Monday, August 2, 2010

Author Anne Rice has recently announced that she is abandoning Christianity. Her reasons for doing this, apparently, are that she’s fed up with the narrow-minded, highly judgmental focus that is typical of denominations calling themselves “Christianity”—for example, the anti-gay rhetoric that is so common among Christian denominations. However, she has announced that she is maintaining her faith in Jesus and that one can accept Christ without being a “Christian.” So, in effect, it’s something of a semantic differentiation. However, I understand her point of view in this regard and, reinforcing her observations on narrow-minded, judgmental focus of Christian denominations, it seems that on virtually the same day that she announced this, it was reported by CNN that there is a Christian denomination in Florida that is going to make 9/11/2010 a special day for Qur’ān burning. They are vehemently anti-Islamic and, in one-fell-swoop condemn as evil and violent the 1.5 billion people who follow the Islamic faith.

Now there is one thing that I take from this: that these very judgmental positions on Islam and on gay people and on any number of other issues, really arise among people who do not have exposure to the groups of people who are being judged and condemned. For example, I can pretty much guarantee—without much research—that the Christian denomination that wants to have a Koran-burning day is located in a city (Gainesville, actually) which simply does not have a very large Islamic population. That the people who are members of that congregation do not have the good fortune work with or live in the same neighbourhood as people who are Islamic, because if they did they would find that Islamic people, like any group of people, represent all types including predominantly the humblest, kindest, and most friendly people one would ever want to meet. The luckiest part of living in a city like Toronto as I do is that meeting and working with people from other cultures, religions, and lifestyles is a way of life.

Now one can find all types in a population, and among the people of the world who call themselves Islamic, there are indeed terrorists and murderers and very unkind and cruel people. But Muslims certainly do not have the market cornered on unkind and cruel. We could go through a litany of Christian groups, so-called Christian groups, who fit those same descriptions. We could point to the conflict in Northern Ireland, with terrorists and murderers of both protestant and catholic persuasions. We could count the innate cruelty of the Christian denominations that constantly protest at soldier’s funerals in the United States. We could discuss at length the legions of Catholic priests who have abused children. Our list could go on and on. If we were to go back in history, we could record numerous slaughters and genocides that were committed by groups who called themselves “Christian”—claiming to act in the name of Christianity.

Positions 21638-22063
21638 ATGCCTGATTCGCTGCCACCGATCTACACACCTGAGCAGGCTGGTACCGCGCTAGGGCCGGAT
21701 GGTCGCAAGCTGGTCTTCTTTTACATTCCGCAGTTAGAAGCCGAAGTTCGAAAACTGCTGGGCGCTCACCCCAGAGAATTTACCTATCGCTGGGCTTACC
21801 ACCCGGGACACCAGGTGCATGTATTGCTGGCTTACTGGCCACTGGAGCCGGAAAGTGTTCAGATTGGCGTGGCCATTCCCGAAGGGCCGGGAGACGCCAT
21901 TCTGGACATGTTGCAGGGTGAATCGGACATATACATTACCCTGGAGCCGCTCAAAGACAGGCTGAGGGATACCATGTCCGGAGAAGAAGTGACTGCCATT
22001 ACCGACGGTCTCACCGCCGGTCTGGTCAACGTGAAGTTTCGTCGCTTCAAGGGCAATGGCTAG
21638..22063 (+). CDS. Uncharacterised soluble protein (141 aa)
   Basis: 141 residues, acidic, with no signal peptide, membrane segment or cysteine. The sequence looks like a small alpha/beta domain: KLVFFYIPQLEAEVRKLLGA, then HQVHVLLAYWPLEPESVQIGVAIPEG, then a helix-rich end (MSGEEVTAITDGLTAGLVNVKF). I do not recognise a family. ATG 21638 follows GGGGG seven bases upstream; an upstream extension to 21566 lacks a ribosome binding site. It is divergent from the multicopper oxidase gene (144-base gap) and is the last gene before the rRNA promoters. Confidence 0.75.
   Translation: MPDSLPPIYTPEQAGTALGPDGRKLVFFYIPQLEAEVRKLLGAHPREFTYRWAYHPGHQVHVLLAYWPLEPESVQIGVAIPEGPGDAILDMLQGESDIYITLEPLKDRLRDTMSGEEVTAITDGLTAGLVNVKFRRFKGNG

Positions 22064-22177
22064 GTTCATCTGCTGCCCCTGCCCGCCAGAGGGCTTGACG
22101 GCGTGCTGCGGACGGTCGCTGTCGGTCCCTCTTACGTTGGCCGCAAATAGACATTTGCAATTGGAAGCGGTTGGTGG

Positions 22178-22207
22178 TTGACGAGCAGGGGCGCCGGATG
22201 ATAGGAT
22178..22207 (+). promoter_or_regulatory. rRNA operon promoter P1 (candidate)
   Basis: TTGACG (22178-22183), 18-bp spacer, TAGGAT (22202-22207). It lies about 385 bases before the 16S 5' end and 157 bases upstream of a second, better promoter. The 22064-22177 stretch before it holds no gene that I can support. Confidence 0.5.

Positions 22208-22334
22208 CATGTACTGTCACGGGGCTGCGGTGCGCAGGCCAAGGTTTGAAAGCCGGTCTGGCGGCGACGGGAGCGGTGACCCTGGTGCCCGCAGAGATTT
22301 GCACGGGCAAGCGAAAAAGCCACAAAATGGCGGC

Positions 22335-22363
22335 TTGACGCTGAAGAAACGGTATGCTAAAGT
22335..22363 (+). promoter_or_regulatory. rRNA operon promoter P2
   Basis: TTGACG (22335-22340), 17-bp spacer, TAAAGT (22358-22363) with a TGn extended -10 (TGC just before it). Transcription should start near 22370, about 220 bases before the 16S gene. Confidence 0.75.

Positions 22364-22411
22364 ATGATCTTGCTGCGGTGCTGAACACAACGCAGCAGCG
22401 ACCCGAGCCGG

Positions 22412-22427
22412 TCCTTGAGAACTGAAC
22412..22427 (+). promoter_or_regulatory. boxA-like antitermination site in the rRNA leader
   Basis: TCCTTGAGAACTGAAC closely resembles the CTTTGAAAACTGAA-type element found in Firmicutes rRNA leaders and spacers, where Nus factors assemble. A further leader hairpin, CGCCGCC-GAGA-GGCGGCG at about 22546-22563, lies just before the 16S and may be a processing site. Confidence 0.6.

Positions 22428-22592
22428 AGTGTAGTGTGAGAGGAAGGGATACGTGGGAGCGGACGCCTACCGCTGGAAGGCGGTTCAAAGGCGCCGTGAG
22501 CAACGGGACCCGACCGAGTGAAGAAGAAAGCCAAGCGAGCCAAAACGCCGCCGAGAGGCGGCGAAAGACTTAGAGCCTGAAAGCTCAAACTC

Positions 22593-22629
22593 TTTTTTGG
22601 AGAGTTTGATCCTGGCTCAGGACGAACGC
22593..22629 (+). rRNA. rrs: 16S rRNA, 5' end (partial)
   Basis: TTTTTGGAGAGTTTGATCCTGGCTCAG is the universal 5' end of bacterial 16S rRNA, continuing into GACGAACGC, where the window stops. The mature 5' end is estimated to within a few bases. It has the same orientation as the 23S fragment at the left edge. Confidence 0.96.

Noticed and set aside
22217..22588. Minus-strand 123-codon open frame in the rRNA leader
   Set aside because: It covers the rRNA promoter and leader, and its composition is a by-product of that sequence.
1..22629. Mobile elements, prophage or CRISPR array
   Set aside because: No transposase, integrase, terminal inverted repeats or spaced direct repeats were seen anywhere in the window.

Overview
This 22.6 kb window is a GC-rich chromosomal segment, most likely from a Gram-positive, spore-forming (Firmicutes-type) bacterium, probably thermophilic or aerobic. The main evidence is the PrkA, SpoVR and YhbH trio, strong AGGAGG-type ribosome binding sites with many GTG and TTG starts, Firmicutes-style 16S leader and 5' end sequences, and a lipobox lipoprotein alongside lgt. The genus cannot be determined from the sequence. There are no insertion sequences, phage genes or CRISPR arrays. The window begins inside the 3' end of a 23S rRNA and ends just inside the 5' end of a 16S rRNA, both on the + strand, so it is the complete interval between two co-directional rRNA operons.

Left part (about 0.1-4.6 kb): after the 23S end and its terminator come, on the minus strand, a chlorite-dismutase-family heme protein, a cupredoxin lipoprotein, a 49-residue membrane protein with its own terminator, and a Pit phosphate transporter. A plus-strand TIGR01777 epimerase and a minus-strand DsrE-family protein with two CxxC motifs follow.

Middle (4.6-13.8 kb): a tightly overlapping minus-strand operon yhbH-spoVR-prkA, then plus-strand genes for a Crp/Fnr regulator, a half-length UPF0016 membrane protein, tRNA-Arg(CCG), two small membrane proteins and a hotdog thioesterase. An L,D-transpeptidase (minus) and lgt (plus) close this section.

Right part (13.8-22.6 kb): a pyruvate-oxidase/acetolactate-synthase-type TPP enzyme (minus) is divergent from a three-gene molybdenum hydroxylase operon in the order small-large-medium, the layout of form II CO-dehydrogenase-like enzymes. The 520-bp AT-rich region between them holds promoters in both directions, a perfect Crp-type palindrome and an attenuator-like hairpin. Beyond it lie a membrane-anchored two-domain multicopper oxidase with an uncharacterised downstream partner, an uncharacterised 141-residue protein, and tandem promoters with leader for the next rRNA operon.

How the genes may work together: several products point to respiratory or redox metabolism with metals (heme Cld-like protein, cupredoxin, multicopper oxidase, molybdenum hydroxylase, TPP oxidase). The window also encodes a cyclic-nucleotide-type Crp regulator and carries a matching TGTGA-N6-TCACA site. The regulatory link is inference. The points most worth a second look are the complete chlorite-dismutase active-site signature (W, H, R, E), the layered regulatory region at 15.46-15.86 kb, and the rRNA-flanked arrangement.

People who are terrorists, people who are cruel, people who are unkind can come from any religious affiliation or from atheists who have no religious affiliation; people who are kind, helpful, and smart and productive, and major contributors to society can also come from any group. The message of Jesus was one of undertaking a personal journey—a journey within. He was not primarily about forming a group or a denomination or a religion, so in that sense Anne Rice is absolutely correct in that you can be a follower of Jesus without being a member of a Christian denomination. However, I think what being a Christian can mean is joining with others who are similarly undergoing a personal spiritual journey. A key aspect of this should be respect for one’s fellow travelers, regardless of their religious affiliation or creed.

Saint Paul spoke of "The Way" -- synonymous with following the teachings of Jesus. It also stands for the personal journey we must travel in order to do so. A follower of Jesus must be prepared to take a stance against hatred and hypocrisy, just as Jesus espoused views that were disruptive of the status quo. We can pray in a closet, but when faced with bigoted views, we must stand up and get in The Way.

Sunday, April 4, 2010

Velocity: rapidity or speed of motion; swiftness.

Positive: Measured or moving forward or in a direction of increase or progress.

Positive Velocity: moving forward, sometimes faster, sometimes slower. Even retrograde motion, as in the planets, is positive when viewed from an enlightened perspective. Hopefully this blog helps keep both of us moving forward. What's the destination? I'll let you know when I get there.